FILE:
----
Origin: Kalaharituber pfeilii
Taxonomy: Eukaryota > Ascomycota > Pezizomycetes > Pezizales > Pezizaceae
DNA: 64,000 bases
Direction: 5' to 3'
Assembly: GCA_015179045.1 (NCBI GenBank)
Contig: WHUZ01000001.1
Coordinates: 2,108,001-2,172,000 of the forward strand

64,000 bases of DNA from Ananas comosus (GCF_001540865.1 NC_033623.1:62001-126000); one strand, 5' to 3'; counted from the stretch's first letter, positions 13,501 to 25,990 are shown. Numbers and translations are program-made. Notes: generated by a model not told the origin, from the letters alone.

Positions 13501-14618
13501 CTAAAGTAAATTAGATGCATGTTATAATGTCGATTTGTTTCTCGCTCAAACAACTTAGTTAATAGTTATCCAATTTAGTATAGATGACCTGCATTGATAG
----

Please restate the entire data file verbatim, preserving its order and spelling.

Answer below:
Origin: Kalaharituber pfeilii
Taxonomy: Eukaryota > Ascomycota > Pezizomycetes > Pezizales > Pezizaceae
DNA: 64,000 bases
Direction: 5' to 3'
Assembly: GCA_015179045.1 (NCBI GenBank)
Contig: WHUZ01000001.1
Coordinates: 2,108,001-2,172,000 of the forward strand

64,000 bases of DNA from Ananas comosus (GCF_001540865.1 NC_033623.1:62001-126000); one strand, 5' to 3'; counted from the stretch's first letter, positions 13,501 to 25,990 are shown. Numbers and translations are program-made. Notes: generated by a model not told the origin, from the letters alone.

Positions 13501-14618
13501 CTAAAGTAAATTAGATGCATGTTATAATGTCGATTTGTTTCTCGCTCAAACAACTTAGTTAATAGTTATCCAATTTAGTATAGATGACCTGCATTGATAG